• Accident News For Roughnecks

    Dog Rescued By Oil Rig Crew After Found Swimming 135 Miles Offshore

    A dog found swimming more than 135 miles from shore by workers on an oil rig crew in the Gulf of Thailand has been returned safely to land.

    A dog found swimming more than 135 miles from shore by an oil rig crew in the Gulf of Thailand was returned safely to land.A worker on the rig belonging to Chevron Thailand Exploration and Production, Vitisak Payalaw, said on his Facebook page that they saw the dog last Friday swimming toward the platform. He said they were lucky to spot it because if there had been waves it probably would not have been visible.

    The dog made it to the platform, clinging to the support structure below deck without barking or whimpering, Vitisak wrote.

    The crew managed to lower a rope and secure it around the dog's neck and haul it up. Vitisak said they speculated the dog might have fallen off a fishing trawler, and dubbed it "Boon Rod," or "Survivor."

    The dog was delivered by boat Monday to the southern port of Songkhla and was declared in good shape after being taken to the animal protection group Watchdog Thailand.

    Vitisak said if the dog was unclaimed, he would like to take it to his home in northeast Thailand.

    Source: USA Today


    Drilling Company Dismissed From Lawsuit Over Explosion

    Attorneys for the wife of an Oklahoma man killed in a January 2018 drilling rig explosion dismissed one of the companies she is suing for his wrongful death.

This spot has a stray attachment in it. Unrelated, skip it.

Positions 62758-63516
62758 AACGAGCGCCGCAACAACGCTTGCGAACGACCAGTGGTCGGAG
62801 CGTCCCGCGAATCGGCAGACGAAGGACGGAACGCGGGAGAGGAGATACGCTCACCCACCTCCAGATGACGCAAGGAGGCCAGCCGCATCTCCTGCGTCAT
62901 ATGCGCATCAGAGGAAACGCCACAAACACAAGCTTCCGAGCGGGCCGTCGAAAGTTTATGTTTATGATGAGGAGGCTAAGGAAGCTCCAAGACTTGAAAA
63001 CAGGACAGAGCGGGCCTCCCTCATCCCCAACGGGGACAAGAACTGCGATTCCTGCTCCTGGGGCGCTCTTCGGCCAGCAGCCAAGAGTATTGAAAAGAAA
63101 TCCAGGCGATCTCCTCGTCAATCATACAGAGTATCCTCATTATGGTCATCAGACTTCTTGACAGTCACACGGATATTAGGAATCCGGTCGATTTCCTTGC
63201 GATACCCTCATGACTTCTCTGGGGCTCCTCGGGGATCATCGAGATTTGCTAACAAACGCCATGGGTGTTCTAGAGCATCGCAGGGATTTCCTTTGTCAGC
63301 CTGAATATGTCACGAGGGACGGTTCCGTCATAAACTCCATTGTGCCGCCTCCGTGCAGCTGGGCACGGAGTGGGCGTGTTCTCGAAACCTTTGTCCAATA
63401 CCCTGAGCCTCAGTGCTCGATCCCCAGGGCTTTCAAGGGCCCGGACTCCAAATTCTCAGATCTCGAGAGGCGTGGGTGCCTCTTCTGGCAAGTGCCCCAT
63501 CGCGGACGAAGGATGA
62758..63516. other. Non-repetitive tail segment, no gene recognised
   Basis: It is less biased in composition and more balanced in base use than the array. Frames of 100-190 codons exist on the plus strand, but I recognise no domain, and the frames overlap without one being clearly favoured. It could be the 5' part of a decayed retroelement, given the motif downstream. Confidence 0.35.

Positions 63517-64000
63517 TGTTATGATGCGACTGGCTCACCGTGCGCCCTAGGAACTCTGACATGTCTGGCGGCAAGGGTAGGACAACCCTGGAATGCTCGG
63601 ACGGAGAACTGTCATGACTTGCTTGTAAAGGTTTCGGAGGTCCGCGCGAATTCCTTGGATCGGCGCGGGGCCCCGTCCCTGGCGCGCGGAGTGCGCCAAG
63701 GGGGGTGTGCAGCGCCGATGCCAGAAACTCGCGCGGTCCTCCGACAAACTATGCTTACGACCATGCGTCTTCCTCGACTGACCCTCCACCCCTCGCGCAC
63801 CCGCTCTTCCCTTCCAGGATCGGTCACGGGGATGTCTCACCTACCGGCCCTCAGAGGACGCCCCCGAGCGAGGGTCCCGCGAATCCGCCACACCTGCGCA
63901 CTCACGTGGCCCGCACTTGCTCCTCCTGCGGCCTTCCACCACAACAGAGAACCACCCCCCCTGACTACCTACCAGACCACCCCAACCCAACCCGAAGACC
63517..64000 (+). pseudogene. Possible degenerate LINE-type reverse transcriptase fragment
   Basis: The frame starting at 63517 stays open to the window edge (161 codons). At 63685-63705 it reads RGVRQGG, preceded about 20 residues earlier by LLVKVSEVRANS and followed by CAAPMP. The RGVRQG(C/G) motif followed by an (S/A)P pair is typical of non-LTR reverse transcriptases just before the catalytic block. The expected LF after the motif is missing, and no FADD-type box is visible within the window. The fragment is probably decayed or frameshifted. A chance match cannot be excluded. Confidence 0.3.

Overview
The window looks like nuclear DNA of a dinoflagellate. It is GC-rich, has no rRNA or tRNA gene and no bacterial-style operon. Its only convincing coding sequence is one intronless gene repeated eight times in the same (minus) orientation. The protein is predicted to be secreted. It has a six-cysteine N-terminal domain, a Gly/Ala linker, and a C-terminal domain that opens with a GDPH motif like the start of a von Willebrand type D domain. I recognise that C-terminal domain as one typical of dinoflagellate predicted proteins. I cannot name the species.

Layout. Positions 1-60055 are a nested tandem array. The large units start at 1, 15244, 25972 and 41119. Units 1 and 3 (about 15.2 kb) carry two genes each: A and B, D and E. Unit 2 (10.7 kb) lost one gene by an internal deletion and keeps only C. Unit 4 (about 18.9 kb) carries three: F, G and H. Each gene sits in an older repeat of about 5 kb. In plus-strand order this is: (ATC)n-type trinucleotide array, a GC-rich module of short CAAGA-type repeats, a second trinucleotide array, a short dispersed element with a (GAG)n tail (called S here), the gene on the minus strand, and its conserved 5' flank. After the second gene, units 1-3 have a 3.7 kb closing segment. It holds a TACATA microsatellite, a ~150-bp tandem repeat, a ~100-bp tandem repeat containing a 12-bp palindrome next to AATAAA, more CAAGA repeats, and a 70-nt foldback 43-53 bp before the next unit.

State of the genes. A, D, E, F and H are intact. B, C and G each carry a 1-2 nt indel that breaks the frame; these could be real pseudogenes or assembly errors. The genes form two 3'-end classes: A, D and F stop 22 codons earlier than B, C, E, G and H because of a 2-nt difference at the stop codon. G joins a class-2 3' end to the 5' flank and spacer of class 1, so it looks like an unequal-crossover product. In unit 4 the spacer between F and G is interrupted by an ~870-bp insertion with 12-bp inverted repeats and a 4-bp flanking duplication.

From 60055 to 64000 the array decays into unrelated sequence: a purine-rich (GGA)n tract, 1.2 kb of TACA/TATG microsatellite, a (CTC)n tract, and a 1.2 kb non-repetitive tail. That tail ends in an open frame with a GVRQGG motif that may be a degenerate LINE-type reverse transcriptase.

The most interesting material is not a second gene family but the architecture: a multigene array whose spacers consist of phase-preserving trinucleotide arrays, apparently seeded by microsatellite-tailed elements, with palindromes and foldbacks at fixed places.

Fire at the Pryor Trust 0718 gas well in Pittsburg County.Dianna Waldridge’s attorney dismissed negligence claims March 28 against Houston-based Patterson-UTI after reaching a settlement with the company.

    Her husband, Parker Waldridge, and four others were killed in the explosion, which occurred at the Pryor Trust Gas Well near Quinton, Oklahoma.

    At the time of the explosion, Patterson-UTI directed drilling operations and Red Mountain Energy was the leaseholder and operator of the well.

    Waldridge’s lawyer, Michael Lyons, said he cannot comment on the settlement, but the lawsuit will be aggressively pursued against defendant Red Mountain Energy.

    “My client is happy that the case has been resolved against Patterson,” Lyons said. “It would be nice for these families to be able to put this horrific tragedy behind them.”

    Lyons said any possible settlement with the remaining defendants is up to them.

    “We believe that we’ve brought a lot of attention to this tragedy and it’s important that nothing like this ever happen again. Our focus is going to be shifted to the defendants that remain in the case,” Lyons said.

    The explosion and a subsequent fire occurred Jan. 22, 2018 as the rig crew removed the drill pipe from the well. When the drill pipe was lifted, mud blew upward from the well, and mud and gas from the well caught on fire.